For Surrey’s Naked Stage Productions, script-readings of “Love Loss and What I Wore” serve as a season-opening salute to Jim Trimble.
A co-founder of the reader’s theatre company, Trimble died last April at age 91 after many retirement years of award-winning volunteer work in Surrey’s entertainment world.
Ahead of a three-show run Nov. 4-6 at Newton Cultural Centre, Colleen McGoff Dean directs five actors in “Love Loss and What I Wore,” a comedy-drama by Nora Ephron and Delia Ephron, based on the book by Ilene Beckerman.
Loved by Trimble, it’s a play of monologues and ensemble pieces about women, clothes and memory.
“We performed this show five years ago, then directed by one of our co-founders, Ed Milaney,” Dean explains in a post on Naked Stage’s website. “I had the privilege of being in that production, my first show with Naked Stage.
“We are bringing it back for a very special reason: to honour our founder and past president, Jim Trimble, who passed away last spring,” she adds. “Before Jim passed, we asked him to choose the opening show for this season, and this was his choice. It is with love and gratitude to Jim, and his wife Pat, that we share with you the amazing talents of five new performers in this thoughtful, funny, and poignant production.”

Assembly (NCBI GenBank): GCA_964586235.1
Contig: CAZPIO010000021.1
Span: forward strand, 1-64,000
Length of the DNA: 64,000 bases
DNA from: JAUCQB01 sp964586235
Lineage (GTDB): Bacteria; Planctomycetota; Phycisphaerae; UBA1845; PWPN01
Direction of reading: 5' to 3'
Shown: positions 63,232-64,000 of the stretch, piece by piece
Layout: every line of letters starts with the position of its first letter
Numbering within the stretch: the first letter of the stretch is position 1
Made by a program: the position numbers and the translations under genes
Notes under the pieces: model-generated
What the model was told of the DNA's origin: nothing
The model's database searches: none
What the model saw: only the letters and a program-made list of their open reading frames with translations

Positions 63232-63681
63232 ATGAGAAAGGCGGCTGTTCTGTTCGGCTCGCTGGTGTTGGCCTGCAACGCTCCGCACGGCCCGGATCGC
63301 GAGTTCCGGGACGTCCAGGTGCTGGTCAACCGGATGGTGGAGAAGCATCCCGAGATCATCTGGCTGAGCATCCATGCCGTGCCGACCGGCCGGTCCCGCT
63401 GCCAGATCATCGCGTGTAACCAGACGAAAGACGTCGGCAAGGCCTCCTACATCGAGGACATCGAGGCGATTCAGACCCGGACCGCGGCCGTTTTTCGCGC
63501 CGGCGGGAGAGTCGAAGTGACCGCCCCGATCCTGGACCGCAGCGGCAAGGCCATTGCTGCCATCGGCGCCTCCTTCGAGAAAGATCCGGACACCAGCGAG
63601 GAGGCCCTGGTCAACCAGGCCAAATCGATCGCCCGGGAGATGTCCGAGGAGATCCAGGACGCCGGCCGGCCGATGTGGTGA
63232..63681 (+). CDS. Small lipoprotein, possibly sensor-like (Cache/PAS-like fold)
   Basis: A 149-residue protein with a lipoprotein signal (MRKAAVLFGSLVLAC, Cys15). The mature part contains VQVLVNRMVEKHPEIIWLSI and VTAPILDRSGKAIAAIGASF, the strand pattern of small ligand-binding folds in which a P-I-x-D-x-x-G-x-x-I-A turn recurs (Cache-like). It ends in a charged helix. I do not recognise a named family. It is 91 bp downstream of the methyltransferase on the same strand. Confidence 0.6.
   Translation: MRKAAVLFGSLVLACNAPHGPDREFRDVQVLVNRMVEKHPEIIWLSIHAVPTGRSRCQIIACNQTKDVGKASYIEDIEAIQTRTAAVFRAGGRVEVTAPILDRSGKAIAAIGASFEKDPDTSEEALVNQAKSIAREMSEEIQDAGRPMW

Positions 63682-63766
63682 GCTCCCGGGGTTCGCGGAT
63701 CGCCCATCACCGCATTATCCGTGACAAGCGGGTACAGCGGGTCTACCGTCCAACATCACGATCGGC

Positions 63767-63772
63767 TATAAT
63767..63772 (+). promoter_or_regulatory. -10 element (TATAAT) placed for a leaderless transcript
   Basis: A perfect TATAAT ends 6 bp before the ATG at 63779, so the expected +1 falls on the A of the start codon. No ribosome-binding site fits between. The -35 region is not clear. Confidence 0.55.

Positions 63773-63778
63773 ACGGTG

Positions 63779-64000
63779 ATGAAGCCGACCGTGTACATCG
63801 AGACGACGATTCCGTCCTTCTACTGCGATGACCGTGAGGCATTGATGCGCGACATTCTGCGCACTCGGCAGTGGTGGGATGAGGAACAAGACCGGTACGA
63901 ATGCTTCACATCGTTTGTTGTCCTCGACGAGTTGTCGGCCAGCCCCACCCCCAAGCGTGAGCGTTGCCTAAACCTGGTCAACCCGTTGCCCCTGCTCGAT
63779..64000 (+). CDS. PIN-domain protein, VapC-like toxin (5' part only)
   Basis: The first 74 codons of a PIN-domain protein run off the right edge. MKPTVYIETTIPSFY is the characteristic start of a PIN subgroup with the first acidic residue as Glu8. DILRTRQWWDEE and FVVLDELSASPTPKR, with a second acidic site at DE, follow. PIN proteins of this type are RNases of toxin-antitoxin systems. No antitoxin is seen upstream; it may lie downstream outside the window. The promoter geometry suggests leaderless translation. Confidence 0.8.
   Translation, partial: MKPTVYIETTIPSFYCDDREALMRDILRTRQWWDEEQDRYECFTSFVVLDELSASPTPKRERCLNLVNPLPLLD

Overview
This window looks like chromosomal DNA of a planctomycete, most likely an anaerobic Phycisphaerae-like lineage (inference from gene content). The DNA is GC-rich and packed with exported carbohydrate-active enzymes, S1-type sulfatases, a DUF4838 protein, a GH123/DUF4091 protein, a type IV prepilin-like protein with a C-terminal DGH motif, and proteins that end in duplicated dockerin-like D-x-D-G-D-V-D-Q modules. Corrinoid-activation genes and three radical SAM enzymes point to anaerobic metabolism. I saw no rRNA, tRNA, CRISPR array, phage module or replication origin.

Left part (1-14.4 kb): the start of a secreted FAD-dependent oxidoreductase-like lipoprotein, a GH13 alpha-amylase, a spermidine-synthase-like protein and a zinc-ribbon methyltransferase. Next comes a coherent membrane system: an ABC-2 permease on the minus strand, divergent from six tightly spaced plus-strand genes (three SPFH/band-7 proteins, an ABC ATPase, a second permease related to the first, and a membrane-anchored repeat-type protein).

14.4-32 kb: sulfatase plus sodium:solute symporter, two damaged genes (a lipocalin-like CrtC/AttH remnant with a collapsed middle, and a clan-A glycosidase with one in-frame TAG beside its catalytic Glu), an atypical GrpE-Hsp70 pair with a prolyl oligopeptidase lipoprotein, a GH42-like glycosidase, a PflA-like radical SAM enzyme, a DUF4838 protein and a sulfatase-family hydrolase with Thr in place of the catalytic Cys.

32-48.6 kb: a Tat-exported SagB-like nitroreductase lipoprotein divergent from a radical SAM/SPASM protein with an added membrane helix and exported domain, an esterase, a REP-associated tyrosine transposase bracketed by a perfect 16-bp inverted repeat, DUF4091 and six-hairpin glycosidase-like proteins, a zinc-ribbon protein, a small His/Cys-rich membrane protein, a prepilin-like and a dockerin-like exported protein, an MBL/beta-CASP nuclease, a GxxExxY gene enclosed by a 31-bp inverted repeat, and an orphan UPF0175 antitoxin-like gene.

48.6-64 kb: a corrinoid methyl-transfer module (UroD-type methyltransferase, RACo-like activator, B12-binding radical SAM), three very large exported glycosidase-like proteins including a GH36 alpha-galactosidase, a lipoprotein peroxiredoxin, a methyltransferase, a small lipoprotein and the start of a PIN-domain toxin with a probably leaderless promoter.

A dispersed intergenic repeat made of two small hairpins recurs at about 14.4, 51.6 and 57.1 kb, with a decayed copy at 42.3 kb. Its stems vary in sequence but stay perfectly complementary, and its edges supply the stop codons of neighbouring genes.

In reading roles, Naked Stage’s 2022 version of the play will feature Kelly Thompson, Jayme Russell, Rebecca Harrison, Kathleen Hatley and Erin Parks. Read their bios on nspsociety.com, where tickets can be purchased for the three performances, at 7:30 p.m. Nov. 4 and 5 (Friday/Saturday), and 2 p.m. Sunday, Nov. 6.
While the theatre company name might imply an erotic happening, it’s the stage that’s naked, not the performers, for Naked Stage productions.
“Our performances don’t have movement, extensive lighting, sound systems or props,” notes a post on the company website. “The stage is bare except for actors sitting on stools and music stands holding their scripts. This method has been used for decades, mainly in universities and schools; it also has special appeal to seniors who liken it to old-time radio, where the audience had to listen carefully to fully understand the story.”